[...] The presence of a face on both sides of the shroud would seem an obvious feature in case of a fake: when making a print onto a cloth, paint soaks the cloth's fibers reaching also the back side.
"This is not the case of the Shroud. On both sides, the face image is superficial, involving only the outermost linen fibers. When a cross-section of the fabric is made, one extremely superficial image appears above and one below, but there is nothing in the middle. It is extremely difficult to make a fake with these features," Fanti said.
According to the scientist, this double superficiality could be crucial to answer the central, unanswered question of how the image of that man got onto the cloth.
In 1988, the Vatican approved carbon-dating tests. Three reputable laboratories in Oxford, Zurich and Tucson, Ariz., concluded that the Shroud was medieval, dating from 1260 to 1390, and not a burial cloth wrapped around the body of Christ.
But since then a growing sense that the radiocarbon dating might have had substantial flaws has emerged among shroud scholars.
Fanti's finding matches a hypothesis postulated in 1990 by John Jackson, an American physicist who conducted the first major investigation into the shroud in 1978. Jackson speculated the presence of a faint image on the back surface of the shroud, only in correspondence to the frontal image.
The history of the cloth has been steeped in mystery. It has survived several blazes since its existence was first recorded in France in 1357, including a mysterious fire at Turin Cathedral in 1997.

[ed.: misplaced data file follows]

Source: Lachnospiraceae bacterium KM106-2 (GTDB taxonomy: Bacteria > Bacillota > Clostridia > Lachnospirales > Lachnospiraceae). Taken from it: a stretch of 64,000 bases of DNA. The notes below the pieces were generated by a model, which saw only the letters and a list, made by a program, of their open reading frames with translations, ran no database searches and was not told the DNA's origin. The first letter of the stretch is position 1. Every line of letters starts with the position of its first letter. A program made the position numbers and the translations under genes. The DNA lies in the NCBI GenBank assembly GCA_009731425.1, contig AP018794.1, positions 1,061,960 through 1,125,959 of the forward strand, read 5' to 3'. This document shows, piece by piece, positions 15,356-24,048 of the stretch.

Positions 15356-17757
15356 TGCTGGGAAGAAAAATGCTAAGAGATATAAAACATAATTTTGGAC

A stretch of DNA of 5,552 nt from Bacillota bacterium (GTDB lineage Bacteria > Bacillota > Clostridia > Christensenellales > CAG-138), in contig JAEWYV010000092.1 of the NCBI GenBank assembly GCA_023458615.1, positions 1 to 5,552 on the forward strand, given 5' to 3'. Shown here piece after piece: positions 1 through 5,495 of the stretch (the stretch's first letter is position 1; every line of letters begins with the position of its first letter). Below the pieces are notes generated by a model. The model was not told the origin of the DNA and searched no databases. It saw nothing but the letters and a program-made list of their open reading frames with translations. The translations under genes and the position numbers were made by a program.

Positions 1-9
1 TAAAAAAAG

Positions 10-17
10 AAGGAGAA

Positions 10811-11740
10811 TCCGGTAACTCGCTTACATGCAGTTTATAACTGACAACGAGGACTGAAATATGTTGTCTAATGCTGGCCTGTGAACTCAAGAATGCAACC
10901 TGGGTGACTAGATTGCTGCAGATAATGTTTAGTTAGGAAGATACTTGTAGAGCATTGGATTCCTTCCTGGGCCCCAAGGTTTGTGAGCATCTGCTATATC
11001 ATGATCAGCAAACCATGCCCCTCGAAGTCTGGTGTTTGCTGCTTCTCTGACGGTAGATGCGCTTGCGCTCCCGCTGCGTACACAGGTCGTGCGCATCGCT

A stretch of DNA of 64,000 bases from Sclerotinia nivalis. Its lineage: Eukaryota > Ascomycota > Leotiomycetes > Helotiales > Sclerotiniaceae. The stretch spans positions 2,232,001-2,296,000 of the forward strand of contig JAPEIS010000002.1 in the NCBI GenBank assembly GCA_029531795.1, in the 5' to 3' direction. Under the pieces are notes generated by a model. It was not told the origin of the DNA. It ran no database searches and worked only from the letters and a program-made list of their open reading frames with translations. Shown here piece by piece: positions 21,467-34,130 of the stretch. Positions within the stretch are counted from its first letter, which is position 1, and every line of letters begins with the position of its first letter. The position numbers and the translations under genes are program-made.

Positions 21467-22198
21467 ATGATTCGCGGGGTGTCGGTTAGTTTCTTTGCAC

Kept rolled up in a silver casket, it has been on display only five times in the past century. When it last went on display in 2000, more than three million people saw it. The next display will be in 2025.
Comment: Tell a believer in Jesus that there is no hard proof of his historical existence, they'll respond with "What about the Shroud of Turin?" Well, what about it? It is a cloth with the imprint of a man with the marks of an apparent crucifixion. The believers argue that it could only have been produced through a miracle, and if it is a miracle, it can only be the body of Jesus.
Teacher, the dog ate my homework.
The image on the "front" of the cloth is a photographic negative. So the first question to ask is, why would God produce a negative image in his miracle? Certainly, He would have it in his power to produce a positive image. The believer might then argue that mysterious are the ways of the Lord, a convenient phrase that ends any possibility of dialogue.
The fact that the shroud is a photographic negative does open the door to another solution: that the shroud was the work of less than god-like beings who were dabbling in early photo processes. Nicholas Peter Legh Allen has done extensive work in producing images similar to the shroud on linen using quartz lenses and silver sulphate. He has shown that using materials available in the 14th century, the time of the carbon dating of the linen, it is possible to create shroud-like images. Writes Allen: